So it was almost working backwards in the sense that, once I had the opportunity to play her in live action, that’s when that work started coming in. And I started questioning all the things that she’d been through and what that looked like. I started doing the work of an on screen actor, which is different than, in my opinion, than the work of a voice actor. You learn the story just as well. But at the end of the day, it’s my voice conveying someone else’s words and story. It was what Dave wanted it to sound like. And then once we went into [live action] I took a little bit more ownership over the character, I started really working and trying to understand who she was, and where she came from, and the decisions that she’d made in her life that sort of put her on the trajectory of where we found her in Mandalorian.

Bryan Young from Full of Sith: I imagine it hits you differently as a Star Wars fan, seeing your voice come out of an animated character — that I’m in Star Wars giddiness — versus seeing yourself in person in Star Wars. Which did hit harder for you? Or what was that experience like, processing the fact that you got to be in Star Wars?

KS: Oh, absolutely. I think that the idea of playing a Star Wars character in any medium was not lost on me from the very beginning. I took the role because I never dreamed that Bo would be in live action. But seeing yourself in Star Wars next to a Jedi … it’s just crazy.

The little girl in me who watched the original trilogy with my dad when I was like six years old, would have just died. You know what I mean? She would have just — it’s just such a cool thing. I don’t know, it’d be hard pressed for anything to compare.

Dan Zehr from Coffee With Kenobi: You talked a little bit earlier about your differences between yourself as a person and Bo-Katan and then Starbuck. I also am a huge Battlestar Galactica fan, so I’d be remiss if I didn’t ask you some key similarities and differences for you between Bo-Katan and Starbuck. And also I loved you as Sarah Corvus in the Bionic Woman, too.

KS: Oh, thank you. I loved that show. Too short-lived. There is a youthful angst to Starbuck that is exhausting. She is really trying to figure out who she is, and where she fits in the world, and what her purpose is. And she’s fighting back against authority. Probably a little like Bo-Katan when we first meet her in Clone Wars. But I think that because of the tragic ending of Starbuck, we never got to see her grow into a woman, really.

And I think that Bo has all of these life experiences, and all of these tragedies and all of these burdens, and the weight of the self-imposed desire to lead. I think all of that has created this character that is incredibly complicated and heavy and tragic.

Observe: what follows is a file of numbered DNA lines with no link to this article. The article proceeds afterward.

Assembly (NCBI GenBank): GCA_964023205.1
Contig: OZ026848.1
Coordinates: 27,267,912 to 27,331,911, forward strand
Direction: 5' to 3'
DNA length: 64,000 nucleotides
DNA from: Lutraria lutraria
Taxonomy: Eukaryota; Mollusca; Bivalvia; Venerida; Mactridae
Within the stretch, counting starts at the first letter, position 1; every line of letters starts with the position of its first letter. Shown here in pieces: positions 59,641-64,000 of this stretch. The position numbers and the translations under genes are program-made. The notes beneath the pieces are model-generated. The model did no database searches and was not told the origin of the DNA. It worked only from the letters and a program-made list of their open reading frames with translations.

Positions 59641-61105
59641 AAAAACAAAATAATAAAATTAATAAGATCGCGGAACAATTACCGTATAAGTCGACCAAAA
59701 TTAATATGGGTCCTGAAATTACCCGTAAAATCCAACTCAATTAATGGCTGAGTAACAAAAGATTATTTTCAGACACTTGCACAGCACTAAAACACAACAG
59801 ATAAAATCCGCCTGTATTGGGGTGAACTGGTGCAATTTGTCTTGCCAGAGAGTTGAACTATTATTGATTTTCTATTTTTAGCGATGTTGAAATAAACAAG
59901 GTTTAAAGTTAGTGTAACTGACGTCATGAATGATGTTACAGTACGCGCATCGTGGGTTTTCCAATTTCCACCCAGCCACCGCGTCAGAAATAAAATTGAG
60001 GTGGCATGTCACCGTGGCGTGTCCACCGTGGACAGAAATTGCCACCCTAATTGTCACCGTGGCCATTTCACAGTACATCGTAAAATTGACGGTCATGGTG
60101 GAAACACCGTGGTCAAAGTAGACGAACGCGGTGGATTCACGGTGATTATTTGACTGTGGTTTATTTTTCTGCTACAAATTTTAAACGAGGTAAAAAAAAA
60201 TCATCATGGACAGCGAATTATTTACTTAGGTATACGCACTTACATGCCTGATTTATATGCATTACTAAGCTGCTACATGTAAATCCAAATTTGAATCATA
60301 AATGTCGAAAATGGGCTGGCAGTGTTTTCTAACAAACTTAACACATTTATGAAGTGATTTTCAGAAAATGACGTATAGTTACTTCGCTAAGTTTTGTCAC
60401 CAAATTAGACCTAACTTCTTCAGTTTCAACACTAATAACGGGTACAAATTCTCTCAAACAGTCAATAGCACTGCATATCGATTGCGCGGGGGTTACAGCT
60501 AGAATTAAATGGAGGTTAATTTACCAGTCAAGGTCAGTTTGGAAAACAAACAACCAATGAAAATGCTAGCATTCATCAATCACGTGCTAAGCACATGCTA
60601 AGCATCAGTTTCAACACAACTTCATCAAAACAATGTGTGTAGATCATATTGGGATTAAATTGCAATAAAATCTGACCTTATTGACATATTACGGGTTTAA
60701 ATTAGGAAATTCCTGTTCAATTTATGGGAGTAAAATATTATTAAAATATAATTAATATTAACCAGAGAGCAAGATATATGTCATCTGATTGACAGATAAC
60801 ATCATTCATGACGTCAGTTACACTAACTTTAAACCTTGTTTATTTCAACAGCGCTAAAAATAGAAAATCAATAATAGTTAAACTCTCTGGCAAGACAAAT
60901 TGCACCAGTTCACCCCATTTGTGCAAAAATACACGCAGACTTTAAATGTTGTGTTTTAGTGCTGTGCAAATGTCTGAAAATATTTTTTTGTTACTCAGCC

And then Sarah Corvus is just nuts. Sarah’s just nuts. She is just crazy. And that was fun. I loved playing her. I absolutely loved playing her. That was my first sort of foray into superhero status a little bit, in the sense that she had she had superhuman strength, which was really fun to play.


Check out the transcripts for the Jon Favreau and Dave Filoni interview as well as the roundtable with Executive Producer/Director Rick Famuyira.

The Fangirls Going Rogue podcast Bo-Katan Bonanza episode that breaks down “The Mines of Mandalore” and includes Katee’s interview and our thoughts can be found HERE.



Tricia Barr took her understanding of brand management and marketing, mixed it with a love of genre storytelling, and added a dash of social media flare to create FANgirl Blog, where she discusses Star Wars, fandom, and the intersection of women within Star Wars fandom. She is co-author of Ultimate Star Wars and Star Wars Visual Encyclopedia from DK Publishing, a featured writer for Star Wars Insider magazine with numerous articles on the Hero's Journey. Her FANgirl opinions can be heard on the podcasts Hyperspace Theories and Fangirls Going Rogue. Tricia Barr's novel, Wynde, won the 2014 Independent Publisher Book Award Gold Medal for Best Science Fiction/Fantasy/Horror Ebook. She was also part of Silence in the Library's successful all-female creator science fiction and fantasy anthology Athena's Daughters, which is available now. For excerpts and tales of her adventures in creating a fictional universe, hop over to TriciaBarr.com.